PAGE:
Once in awhile, when I’m out on the trail, I run across a cyclist or two who is clearly struggling. I try to offer a word of encouragement as I zip on by. I never know whether that’s actually encouraging, or whether the guy I’m passing is like, “thanks buddy, screw you.” I choose to believe the former.

This time, it was me. About 75 miles in, I was deeply questioning the point of all this, in a kind of oxygen-deprived, red-faced, nihilistic festival of self-pity. It must have been pretty evident too, because a couple in an Acura pulled up next to me, rolled down the window and said, “Hey man, you need a burger? It’s healthy!” Yes, I was in such miserable shape that complete strangers were offering to give me their drive-thru food. The Pity Burger.

I politely declined, and at first my mental reaction was something like, “What, do I look like a charity case out here? Am I really that pathetic?” But I realize that reaction was entirely wrong-headed. Now I choose to interpret the offer as a benevolent sign from the universe.

I.e., when you are on your last dregs of energy and hope, someone, even someone completely unknown to you, might offer to give you a Pity Burger. And if this ever happens to me again, I will take it.

My aforementioned goal is to get from Seattle to Portland in one day. This ride is six days away now. After my 100-mile debacle, I had begun to have serious doubts. But how can I not make it, when the universe is going to drop cheeseburgers on me?

That, my friends, is special sauce. Portland or bust, baby.


200 miles in one day?

OK, it’s not about getting to work anymore. I’ve set myself a new goal, getting from Seattle to Portland in one day. It’s about 205 miles, and the ride takes place this July. Most people do this ride in two days, but quite a few do it one. I was planning to do it in two as well, but lately this idea has just taken over my brain, like a fungus. I can’t get rid of it. So I’m going for it.

For some people that’s not a huge distance, for others it’s inconceivable. Since the longest I’ve ever ridden is about 90 miles, and here’s the important statistic — it was 20 years ago — this is not an insignificant personal goal. But hey, if I were sure I could make it, then it wouldn’t be that much of a goal, right?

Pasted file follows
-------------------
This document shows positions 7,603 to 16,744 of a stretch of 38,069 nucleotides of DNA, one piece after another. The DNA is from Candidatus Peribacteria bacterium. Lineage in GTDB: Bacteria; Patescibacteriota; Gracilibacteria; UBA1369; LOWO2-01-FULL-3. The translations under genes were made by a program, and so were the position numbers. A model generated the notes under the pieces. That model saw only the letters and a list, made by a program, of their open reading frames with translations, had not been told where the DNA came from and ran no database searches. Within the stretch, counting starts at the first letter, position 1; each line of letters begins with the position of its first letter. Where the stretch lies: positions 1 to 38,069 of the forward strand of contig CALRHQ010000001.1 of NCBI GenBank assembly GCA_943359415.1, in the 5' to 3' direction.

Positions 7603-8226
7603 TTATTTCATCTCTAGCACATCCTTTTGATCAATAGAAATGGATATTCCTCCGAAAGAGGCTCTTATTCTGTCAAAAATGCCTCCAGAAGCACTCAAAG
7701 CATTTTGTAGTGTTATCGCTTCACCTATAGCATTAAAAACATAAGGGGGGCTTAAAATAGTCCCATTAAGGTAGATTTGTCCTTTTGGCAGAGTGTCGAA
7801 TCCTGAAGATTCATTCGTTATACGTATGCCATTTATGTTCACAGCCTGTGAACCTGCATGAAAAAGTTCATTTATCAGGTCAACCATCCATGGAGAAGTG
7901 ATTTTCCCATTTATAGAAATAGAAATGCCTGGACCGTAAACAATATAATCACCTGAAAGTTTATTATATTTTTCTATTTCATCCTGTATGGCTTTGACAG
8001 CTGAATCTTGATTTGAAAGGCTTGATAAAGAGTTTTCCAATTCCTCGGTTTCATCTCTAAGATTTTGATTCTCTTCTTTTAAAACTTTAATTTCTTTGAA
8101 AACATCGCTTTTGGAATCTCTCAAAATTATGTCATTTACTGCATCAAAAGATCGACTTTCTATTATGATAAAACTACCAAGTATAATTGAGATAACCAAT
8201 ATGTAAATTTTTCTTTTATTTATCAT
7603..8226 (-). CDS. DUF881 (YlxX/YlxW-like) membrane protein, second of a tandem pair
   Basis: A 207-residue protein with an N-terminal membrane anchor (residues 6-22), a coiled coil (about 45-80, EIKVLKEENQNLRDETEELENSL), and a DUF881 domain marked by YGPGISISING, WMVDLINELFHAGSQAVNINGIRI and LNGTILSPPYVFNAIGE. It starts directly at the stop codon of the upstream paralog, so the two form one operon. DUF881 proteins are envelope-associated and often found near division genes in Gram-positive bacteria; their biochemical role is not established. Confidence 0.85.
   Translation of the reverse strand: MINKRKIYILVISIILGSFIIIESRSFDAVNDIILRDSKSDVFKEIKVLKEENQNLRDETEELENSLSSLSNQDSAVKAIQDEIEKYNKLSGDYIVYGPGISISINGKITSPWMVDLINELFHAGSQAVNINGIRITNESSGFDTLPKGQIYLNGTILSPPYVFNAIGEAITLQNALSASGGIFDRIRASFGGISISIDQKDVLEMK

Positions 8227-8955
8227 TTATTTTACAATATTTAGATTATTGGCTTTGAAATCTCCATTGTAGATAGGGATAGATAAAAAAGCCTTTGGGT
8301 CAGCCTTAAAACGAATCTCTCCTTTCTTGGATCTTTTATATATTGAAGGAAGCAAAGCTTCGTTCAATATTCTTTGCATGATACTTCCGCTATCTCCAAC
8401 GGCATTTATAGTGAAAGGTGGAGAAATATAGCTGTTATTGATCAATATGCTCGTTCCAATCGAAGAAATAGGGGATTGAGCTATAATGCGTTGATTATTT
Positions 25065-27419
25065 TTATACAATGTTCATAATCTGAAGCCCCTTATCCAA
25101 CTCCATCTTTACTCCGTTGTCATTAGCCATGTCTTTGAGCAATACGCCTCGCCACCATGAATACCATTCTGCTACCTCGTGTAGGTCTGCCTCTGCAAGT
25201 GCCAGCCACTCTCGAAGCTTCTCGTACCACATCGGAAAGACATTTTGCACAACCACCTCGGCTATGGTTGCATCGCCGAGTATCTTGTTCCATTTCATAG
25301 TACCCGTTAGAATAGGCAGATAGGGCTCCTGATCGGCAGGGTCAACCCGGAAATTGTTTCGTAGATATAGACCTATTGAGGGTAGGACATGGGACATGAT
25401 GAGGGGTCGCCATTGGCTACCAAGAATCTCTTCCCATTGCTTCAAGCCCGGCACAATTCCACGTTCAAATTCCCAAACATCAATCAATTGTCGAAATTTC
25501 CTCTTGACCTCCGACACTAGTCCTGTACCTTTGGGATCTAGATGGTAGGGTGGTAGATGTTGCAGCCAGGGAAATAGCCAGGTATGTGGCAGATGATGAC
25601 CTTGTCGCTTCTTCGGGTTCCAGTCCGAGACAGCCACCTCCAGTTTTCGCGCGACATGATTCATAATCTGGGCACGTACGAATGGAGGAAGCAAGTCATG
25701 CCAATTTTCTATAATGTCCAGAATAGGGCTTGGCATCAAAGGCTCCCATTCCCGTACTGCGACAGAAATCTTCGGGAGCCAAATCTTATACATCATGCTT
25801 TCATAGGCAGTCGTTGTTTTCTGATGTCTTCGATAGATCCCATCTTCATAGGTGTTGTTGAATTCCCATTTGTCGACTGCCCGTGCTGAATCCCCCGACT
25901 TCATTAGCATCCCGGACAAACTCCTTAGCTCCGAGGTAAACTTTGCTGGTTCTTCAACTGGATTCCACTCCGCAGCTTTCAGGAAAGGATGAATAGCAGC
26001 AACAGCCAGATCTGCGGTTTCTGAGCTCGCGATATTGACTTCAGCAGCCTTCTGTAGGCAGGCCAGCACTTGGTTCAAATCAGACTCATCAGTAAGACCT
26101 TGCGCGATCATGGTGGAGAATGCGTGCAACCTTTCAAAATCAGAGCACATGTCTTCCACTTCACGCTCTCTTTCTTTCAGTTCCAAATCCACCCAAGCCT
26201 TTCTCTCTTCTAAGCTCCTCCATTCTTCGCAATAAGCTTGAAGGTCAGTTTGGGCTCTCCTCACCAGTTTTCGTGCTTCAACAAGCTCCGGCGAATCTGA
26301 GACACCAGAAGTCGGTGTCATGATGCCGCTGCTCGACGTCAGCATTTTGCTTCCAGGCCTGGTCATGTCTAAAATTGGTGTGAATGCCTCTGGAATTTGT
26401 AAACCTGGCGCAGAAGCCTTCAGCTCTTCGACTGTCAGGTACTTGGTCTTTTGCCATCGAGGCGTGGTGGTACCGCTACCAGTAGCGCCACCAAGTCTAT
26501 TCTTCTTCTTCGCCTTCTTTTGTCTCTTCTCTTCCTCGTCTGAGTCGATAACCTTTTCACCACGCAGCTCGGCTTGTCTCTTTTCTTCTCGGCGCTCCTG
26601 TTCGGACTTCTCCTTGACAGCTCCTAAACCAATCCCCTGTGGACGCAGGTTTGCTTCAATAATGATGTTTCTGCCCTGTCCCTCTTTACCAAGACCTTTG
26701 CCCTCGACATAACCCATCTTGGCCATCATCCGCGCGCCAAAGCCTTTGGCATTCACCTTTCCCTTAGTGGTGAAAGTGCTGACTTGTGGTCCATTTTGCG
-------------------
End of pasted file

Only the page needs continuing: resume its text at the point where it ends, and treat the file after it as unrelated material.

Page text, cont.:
All my commuting has gotten me into fairly decent shape. But there’s a big difference between commuting and focused training, which is what I’m going to have to do to hit my target. I’ve been ramping up my mileage every week, with the exception of that one week about three weeks ago when for some inexplicable reason I was like a wet noodle sliding off my bike, and couldn’t ride my way out of a paper bag. We all have bad weeks, I suppose.

Last week was a great week, and this week I’m going for an even better one.

My big concern are my knees, which are always kind of cranky and stiff. I have arthritis, which doesn’t really bother me as along as I don’t try to bend them. But you sort of have to do that to go forward on a bike. So I decided to get some help, and consulted with a physical therapist, and I’m getting a personal trainer as well. The trainer thinks it’s possible. Not easy, but possible.

I’m not a young guy anymore, and if I’m going to do this I need all the help I can get.

So stay tuned, the next few weeks are going to be a chronicle of this quixotic quest. We are upping the game.